A film which took three years to make with a large part of its budget going to pay the legal fees defending itself against lawsuits from the industrial food companies, Food, Inc. takes a hard look at how corporations now control the production of our food, resulting in generally unhealthy, environmentally hazardous, and completely unsustainable food that in truth threatens the very well-being of our country.

From the animals that are confined in inhumane cages, left to stand in their own mire, fed unnatural diets and cocktails of drugs and hormones to the impoverished workers who are treated with the same disrespect, this system has sacrificed the respect and well-being of living creatures and people for the sake of profit. But Food Inc. doesn’t just stop with detailing those atrocities; it delves into the problems with government subsidies and the ways the fearmongering enforcement of genetically modified food copyrights are destroying the small farmer. People are being hurt by this industrial food system that dumps chemicals into our environment with reckless abandon and produces unnatural and unhealthy food for our consumption.

I appreciated though how Food, Inc. didn’t simply present the issues with industrial food as a clear cut, good vs. evil scenario. It acknowledged that poor workers have no choice but to take jobs on the factory farms, and that farmers have no choice but to give into the pressure to work with the huge industries. Those industries have so altered our nation’s laws, and have so many lawyers working for them, that any farmer who resists joining their ranks finds themselves out of work at best, and sued penniless for simply encouraging people to not buy the big company’s products. The farmers and workers are desperate for a better system where real freedom and healthy standards exist, but for now they have to work with what they’ve got.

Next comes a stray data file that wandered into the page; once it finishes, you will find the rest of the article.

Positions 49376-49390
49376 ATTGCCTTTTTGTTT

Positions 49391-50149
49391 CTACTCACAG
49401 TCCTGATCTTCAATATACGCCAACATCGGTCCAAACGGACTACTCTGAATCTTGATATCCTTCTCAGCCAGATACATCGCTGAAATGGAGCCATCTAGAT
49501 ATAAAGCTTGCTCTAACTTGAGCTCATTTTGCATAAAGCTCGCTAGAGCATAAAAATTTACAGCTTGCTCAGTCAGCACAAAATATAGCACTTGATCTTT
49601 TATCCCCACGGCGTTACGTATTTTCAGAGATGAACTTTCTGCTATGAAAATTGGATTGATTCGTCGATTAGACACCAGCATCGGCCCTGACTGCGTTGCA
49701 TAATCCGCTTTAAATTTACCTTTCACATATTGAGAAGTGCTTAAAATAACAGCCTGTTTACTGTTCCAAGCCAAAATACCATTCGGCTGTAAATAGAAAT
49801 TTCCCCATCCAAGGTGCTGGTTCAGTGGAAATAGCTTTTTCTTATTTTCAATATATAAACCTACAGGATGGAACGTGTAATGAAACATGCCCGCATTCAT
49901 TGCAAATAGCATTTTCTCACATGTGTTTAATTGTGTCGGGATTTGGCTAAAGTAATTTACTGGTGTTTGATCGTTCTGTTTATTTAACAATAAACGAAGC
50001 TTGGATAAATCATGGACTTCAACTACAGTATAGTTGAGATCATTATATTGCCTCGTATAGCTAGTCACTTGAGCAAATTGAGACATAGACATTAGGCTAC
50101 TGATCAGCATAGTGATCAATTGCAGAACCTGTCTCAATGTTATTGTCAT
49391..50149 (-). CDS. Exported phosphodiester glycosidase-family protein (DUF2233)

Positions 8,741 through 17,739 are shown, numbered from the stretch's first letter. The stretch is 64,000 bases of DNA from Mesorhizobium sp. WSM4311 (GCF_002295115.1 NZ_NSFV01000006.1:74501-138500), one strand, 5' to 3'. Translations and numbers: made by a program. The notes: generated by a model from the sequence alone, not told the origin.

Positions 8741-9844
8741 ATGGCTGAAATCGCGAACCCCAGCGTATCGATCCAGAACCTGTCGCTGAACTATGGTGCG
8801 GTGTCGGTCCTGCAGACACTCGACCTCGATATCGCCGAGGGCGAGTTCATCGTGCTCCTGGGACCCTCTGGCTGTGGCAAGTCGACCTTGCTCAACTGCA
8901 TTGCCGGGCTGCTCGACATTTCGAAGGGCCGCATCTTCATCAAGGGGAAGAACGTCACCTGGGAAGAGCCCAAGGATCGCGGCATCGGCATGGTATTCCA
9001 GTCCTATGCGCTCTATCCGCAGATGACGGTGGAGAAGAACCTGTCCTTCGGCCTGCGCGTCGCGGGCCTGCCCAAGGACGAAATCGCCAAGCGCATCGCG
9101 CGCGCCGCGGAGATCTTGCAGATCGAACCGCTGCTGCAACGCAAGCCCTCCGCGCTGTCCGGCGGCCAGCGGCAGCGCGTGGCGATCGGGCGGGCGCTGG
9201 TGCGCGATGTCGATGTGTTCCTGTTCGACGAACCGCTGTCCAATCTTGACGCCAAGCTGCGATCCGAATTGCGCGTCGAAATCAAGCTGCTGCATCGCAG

Food, Inc. also explores why for the average working class family in America, buying healthy food isn’t an option, especially in many urban communites where the absence of full-service grocery retailers has created “food deserts.” And whether you’re urban, rural, or suburban, it is far cheaper to buy the cheeseburger from the drive-thru dollar menu than it is to buy fruit or vegetables. That is because everything in that cheeseburger comes from corn, which our government subsidizes so much that farmers can sell it below the cost of production. So the poor American eats the extremely unhealthy food because it is cheaper. But the rising epidemic of type 2 diabetes shows the hidden cost of that value meal.

The poor in our country — those with no health or job insurance — are getting sick at alarming rates due to the unhealthy, cheap food they eat. This is injustice of the highest extreme — but it’s all part of our industrial food system. It’s a complicated system that gives us unhealthy, unsustainable food that disrespects the earth, animals, and people all in the name of making the greatest profit for a handful of corporations. This is the story of the food we eat every day.